Issue March/April 2018

Sen. Brownsberger and Rep. Cronin to receive MBA Legislator of the Year Awards

The Massachusetts Bar Association will honor Sen. Will Brownsberger (D-Second Suffolk and Middlesex) and Rep. Claire D. Cronin (D-11th Plymouth) with Legislator of the Year Awards at the April 24 Annual Dinner.

The MBA’s Legislator of the Year Award is presented annually to state or federal legislators who have distinguished themselves in public service through outstanding contributions to the legal profession, courts and administration of justice.

MBA hosts reception launching 
Student Loan Bankruptcy Assistance Project

Unmanageable student debt is a growing social problem in the commonwealth. For many low-income borrowers, student debt prevents them from taking care of themselves and their families. The Bankruptcy Code provides for the discharge of student debt — but only upon a showing of “undue hardship” on the student borrower and his or her dependents. 

Recognizing that the student borrowers most likely to be eligible for an “undue hardship” discharge in bankruptcy will not have the resources to hire a trial lawyer, the Massachusetts Bar Association, in partnership with the Massachusetts Attorney General’s Office and the Greater Boston Chamber of Commerce’s Student Debt Working Group, has established a panel of pro bono attorneys and law firms willing to represent student borrowers in adversary proceedings seeking to discharge student debt in their bankruptcy cases.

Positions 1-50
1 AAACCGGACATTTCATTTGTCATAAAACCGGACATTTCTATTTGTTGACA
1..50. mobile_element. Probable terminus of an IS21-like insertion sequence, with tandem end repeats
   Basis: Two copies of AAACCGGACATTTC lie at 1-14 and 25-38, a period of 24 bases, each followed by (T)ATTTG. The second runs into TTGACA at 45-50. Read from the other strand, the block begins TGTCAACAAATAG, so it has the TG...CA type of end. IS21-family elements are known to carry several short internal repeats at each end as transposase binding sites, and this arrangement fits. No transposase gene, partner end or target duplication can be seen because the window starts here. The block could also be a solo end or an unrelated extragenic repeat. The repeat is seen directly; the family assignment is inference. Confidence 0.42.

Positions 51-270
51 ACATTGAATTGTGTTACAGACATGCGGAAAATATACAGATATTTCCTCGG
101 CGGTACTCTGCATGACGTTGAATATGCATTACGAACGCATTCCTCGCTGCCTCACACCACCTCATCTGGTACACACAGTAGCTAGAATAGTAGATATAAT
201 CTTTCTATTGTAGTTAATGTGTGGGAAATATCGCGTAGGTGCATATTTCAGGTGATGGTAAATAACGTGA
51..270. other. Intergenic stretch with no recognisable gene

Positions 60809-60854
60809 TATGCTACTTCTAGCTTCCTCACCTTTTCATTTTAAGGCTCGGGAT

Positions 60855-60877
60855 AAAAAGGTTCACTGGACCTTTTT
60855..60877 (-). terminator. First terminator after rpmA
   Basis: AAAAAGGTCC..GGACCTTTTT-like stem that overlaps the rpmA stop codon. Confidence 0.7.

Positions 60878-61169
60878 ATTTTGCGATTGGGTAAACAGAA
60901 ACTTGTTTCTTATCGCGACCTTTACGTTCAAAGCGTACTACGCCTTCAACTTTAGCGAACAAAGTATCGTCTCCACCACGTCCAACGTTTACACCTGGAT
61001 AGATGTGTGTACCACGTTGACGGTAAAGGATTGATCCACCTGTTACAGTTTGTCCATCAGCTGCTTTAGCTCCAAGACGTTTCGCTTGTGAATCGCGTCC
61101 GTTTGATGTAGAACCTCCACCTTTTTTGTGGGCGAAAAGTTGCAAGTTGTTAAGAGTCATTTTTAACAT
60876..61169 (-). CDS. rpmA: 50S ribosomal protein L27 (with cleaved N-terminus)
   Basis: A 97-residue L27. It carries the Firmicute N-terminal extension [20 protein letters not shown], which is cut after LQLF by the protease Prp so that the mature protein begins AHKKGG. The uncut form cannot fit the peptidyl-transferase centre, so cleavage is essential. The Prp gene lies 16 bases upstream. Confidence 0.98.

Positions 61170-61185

Hundreds ‘walk’ for increased legal aid funding

The 19th Annual Walk to the Hill drew an enormous crowd to the State House to ask legislators to expand civil legal aid funding. Advocates, including the Massachusetts Bar Association, are seeking a $5 million increase in the Massachusetts Legal Assistance Corporation’s fiscal year 2019 budget appropriation, for a total appropriation of $23 million. 

In his opening remarks, Equal Justice Coalition chair Louis Tompros contrasted a few cringe-worthy lawyer jokes with the hundreds of lawyers in attendance to make a point that unflattering stereotypes assigned to the legal profession are entirely undeserved in the commonwealth. But he stressed that the resources to handle legal aid needs are still lacking.

President's View: The past can point to the best way forward

The word “attorney” means one who can act on another’s behalf. As attorneys, we are always acting for others. We serve our clients, our judicial system and our profession. We do not serve ourselves. Our ethical rules call upon us to represent “others” even when they are unpopular or even despised by the public at large.

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